What is the backsolve method and when is it used?
When there is a transaction in a company’s own securities, per the Equity Task Force guidance, we set out to estimate the value of the company as a whole using this data point. If the company has a simple capital structure (only common stock, for example), and many buyers and sellers transact in the company’s common stock, the value of the company would effectively be equal to the average value at which the value of the company trades hands, multiplied by the total number of shares.
However, if the transaction takes place in a class of security that has different rights and preferences than that of the security which we are valuing, there are certain adjustments that are needed in order to assess the value of the company. In short, in order to “back into” the value of the company, we need to make adjustments.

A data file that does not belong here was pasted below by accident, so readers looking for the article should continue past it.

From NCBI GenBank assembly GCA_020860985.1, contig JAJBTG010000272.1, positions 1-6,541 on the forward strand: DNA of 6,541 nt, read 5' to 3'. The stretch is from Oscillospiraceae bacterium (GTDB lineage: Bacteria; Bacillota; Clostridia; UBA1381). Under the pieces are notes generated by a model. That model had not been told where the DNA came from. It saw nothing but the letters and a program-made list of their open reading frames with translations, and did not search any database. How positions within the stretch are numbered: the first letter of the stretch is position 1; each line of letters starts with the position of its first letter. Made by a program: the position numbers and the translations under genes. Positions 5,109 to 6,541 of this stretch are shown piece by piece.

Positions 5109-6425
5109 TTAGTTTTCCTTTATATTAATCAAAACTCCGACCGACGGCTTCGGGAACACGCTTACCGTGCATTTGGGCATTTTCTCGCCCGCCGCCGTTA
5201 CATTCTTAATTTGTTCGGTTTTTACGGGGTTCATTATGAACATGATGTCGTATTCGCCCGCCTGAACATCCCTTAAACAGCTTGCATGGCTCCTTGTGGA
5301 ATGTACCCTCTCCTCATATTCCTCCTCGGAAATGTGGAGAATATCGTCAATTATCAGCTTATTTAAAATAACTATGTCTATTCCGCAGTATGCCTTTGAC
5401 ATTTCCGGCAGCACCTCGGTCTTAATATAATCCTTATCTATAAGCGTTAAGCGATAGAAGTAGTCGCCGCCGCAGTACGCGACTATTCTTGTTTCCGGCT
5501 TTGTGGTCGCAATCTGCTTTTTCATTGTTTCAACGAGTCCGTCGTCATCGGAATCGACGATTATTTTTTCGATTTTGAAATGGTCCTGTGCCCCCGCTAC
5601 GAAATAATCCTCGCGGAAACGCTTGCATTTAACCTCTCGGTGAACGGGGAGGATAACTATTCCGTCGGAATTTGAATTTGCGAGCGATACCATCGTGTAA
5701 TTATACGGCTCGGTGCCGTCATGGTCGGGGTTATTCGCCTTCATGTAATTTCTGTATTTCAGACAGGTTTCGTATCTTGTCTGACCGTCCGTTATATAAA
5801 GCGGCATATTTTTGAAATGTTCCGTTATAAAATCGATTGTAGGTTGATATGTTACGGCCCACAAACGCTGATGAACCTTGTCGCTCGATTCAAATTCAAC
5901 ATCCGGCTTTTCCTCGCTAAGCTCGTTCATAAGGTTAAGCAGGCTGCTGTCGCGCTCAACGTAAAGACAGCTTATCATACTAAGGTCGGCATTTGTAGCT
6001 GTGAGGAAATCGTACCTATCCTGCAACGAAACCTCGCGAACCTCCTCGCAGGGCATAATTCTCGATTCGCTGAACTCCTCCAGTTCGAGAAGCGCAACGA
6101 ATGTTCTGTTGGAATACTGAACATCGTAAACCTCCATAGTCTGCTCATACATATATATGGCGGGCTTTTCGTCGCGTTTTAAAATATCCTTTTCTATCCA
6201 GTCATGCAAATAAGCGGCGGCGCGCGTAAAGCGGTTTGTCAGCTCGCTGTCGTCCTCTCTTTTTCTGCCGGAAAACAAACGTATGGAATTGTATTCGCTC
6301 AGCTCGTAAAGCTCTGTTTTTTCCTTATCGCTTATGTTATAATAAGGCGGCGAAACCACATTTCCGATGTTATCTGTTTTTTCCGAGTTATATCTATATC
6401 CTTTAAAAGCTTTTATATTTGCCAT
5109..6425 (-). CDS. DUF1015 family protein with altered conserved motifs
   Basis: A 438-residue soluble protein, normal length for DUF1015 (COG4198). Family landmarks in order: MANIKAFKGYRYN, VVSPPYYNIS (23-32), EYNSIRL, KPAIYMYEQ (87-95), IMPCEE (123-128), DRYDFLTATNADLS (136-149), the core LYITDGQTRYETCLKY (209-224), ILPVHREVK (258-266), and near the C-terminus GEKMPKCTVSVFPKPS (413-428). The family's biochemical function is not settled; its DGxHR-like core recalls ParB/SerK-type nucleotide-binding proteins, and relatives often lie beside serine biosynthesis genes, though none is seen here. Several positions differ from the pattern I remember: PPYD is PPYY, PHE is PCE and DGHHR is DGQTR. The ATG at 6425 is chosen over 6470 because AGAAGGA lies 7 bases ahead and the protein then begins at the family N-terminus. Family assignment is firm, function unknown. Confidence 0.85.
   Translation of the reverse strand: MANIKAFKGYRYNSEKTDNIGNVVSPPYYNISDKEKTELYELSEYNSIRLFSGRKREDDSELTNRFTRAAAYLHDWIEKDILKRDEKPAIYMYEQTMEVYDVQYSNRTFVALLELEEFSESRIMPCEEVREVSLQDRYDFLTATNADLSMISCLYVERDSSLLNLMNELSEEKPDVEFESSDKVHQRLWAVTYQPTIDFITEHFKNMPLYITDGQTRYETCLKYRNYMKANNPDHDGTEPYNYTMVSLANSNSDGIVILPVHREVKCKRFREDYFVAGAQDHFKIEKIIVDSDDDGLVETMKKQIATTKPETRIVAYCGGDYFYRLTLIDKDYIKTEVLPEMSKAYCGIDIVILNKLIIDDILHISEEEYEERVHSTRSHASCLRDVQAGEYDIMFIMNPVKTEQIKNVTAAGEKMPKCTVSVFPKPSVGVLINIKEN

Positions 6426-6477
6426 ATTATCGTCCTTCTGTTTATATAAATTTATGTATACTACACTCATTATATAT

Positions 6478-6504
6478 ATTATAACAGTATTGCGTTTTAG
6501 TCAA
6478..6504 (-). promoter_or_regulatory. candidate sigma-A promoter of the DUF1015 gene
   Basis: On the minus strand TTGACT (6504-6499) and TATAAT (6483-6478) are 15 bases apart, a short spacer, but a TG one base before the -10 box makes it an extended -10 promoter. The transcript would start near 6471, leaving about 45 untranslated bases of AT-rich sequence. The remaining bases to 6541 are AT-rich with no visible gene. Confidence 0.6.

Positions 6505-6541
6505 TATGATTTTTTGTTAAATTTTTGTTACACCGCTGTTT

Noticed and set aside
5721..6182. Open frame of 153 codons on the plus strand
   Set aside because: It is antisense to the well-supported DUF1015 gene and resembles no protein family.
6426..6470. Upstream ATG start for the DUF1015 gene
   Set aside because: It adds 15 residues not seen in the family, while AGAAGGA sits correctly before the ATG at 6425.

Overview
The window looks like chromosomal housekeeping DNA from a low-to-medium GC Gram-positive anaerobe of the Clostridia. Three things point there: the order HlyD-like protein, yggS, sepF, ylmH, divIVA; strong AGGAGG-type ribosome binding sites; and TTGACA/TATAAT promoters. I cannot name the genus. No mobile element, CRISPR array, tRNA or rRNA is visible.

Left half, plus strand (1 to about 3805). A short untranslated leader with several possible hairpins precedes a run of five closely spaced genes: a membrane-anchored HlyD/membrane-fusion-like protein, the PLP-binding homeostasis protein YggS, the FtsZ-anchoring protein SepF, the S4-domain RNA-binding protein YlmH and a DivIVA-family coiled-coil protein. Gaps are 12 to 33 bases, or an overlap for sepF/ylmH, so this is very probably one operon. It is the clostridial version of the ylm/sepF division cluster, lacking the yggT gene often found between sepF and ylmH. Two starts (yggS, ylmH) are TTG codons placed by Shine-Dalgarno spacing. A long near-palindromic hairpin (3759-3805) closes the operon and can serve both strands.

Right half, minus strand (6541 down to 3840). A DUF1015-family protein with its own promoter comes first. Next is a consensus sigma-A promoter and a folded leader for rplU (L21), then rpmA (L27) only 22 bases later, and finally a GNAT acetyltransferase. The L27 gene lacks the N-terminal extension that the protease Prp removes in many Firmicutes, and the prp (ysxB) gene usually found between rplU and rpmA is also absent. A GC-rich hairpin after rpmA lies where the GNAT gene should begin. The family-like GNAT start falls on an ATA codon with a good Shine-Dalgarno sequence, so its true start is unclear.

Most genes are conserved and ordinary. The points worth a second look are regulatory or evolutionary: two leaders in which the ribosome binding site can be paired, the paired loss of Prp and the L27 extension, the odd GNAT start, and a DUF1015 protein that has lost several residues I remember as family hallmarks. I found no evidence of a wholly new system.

The backsolve method is effectively a market-based approach that is a reliable indicator of fair value for companies that have had a recent arm’s length transaction.
What is an Arm’s Length Transaction?
An arm's length transaction is one in which the buyers and sellers act independently and do not have any relationship to each other. The concept of an arm's length transaction assures that both parties in the deal are acting in their own self-interest and are not subject to any pressure or duress from the other party. It also assures third parties that there is no collusion between the buyer and seller.